The quality cryptomemes, the Dogecoin 🤚💎🦍🚀
Dogecoin was born in 2013 as an alternative cryptocurrency, but it didn’t take off until 2017 when Elon Musk tweeted his support for Dogecoin alongside “Paypal.” The meme-based crypto quickly became one of the most popular cryptocurrencies on Twitter with over $1 billion worth of its digital currency raised through donations during December’s global COVID-19 pandemic alone.
“It’s really just kind of funny stuff,” said Josh Mohland, CEO of CoinShares Cryptocurrency Research, who is also known by his alter ego @CryptoWhisperer.
Mohland says he first heard about Dogecoin back in 2014 or 2015 when he saw someone mention it on Reddit while researching another topic — something similar to how the internet got introduced to Bitcoin in 2009. But unlike other cryptocurrencies, like Ethereum which began trading in 2014, the origins of Dogecoin are unclear. According to some sources, the coin’s name comes from a South Park episode where Cartman eats dog food because there aren’t any hamburgers available. However, others say it originated from a Tumblr post created by Jackson Palmer called “Shibe In Your Cap.”
Regardless of how exactly the coin came into existence, the alt-currency had been around since 2011 before being launched publicly in May 2012. It wasn’t initially supported outside Japan due to technical issues, but the Japanese exchange Coincheck took advantage of this and bought millions of dollars’ worth of Dogecoins without authorization. Once news broke that Coincheck lost approximately 850 million NEM coins (which were based upon blockchain technology) after hackers infiltrated their system last year, however, many people started asking questions about what happened to all those Dogecoins. As such, users fled to exchanges like Binance, OKEx, Huobi, etc., selling their Dogecoins at a loss.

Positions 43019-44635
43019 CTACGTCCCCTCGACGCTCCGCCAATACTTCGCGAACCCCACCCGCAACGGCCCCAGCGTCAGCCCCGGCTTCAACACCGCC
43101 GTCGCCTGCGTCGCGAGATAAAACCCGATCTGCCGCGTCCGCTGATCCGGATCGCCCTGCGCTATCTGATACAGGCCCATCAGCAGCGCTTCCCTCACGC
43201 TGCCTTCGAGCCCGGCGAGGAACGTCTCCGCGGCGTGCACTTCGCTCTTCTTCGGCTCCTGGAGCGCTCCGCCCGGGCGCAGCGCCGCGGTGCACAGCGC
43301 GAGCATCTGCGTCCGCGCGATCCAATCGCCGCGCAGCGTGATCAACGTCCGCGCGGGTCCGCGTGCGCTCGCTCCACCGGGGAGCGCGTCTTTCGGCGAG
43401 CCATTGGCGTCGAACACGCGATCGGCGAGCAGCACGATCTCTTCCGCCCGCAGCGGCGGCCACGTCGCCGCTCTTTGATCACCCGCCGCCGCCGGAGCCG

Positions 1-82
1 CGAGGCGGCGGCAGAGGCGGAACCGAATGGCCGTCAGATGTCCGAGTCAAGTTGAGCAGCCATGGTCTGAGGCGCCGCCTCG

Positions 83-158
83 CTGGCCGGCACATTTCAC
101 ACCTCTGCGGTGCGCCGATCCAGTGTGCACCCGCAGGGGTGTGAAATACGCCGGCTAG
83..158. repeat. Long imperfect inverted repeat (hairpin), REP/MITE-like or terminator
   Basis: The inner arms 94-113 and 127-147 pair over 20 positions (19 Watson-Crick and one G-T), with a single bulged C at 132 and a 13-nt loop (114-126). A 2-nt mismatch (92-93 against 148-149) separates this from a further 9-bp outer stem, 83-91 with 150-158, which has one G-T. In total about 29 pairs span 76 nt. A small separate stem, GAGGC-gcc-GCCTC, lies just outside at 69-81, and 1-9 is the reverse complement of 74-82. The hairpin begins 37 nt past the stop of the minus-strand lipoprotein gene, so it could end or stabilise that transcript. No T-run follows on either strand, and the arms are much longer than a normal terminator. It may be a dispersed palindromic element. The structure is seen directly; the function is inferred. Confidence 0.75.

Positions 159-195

But despite these setbacks, Dogecoin remains a strong contender among digital currencies. Its market cap currently sits above $11 billion compared to less than $100 million for LiteCoin and roughly $10 billion for Bitcoin. And according to data collected by Bloomberg Intelligence from Coinbase, more than 90 percent of daily trades occur within 24 hours of opening each day.
As you’d expect from a coin that grew out of memes, it doesn’t have much of a corporate structure behind it. There are no advisors, executives, board members, or even employees. Instead, it operates solely under the guidance of three individuals: Palmer, entrepreneur Billy Markus, and programmer Lawrence Lundblade. This decentralized structure means that anyone can become involved in the development process if they’re interested enough.
Although the company isn’t technically incorporated, Palmer still runs things pretty similarly to how Uber does, calling meetings via Skype and checking messages throughout the night using Slack. He’s the face of the project and is constantly communicating with investors and media outlets. His Twitter bio reads “CEO & Chief Memer” and aside from his Twitter account, he only uses email. One thing he’s not very fond of though? Reading emails, especially long ones.
Markus joined the team in 2016 and acts as the head of operations. Like Palmer, he prefers to communicate mainly via text message rather than video calls. When we spoke earlier this month, he told me he preferred texting so that he could get ideas across quicker.
On the subject of communication, Markus says he tries hard to be open and transparent with everyone working at the company. That includes sharing information regarding everything from budgeting to upcoming events. They’ve recently announced plans to host workshops near Tesla facilities to educate workers about the risks associated with electric vehicles.
Lundblade, who worked with Palmer to develop the original code for Dogecoin, officially joined the team in 2018.
Despite having a background in computer science, he primarily communicates via Telegram groups instead of texts. These chat rooms allow him to keep up with projects simultaneously and make sure that everyone stays informed about them.
And although the majority of Dogecoin contributors are volunteers, they receive compensation from the company via monthly subscriptions paid directly into their bank accounts. For example, Palmer pays himself 0.5% of the total value of Dogecoin every week. If the price goes up, then so will his payout; if it drops below the certain threshold, then he’ll pay nothing. Although it seems like too little reward for doing too much work, Palmer believes it’s necessary given the amount of people relying on the coin.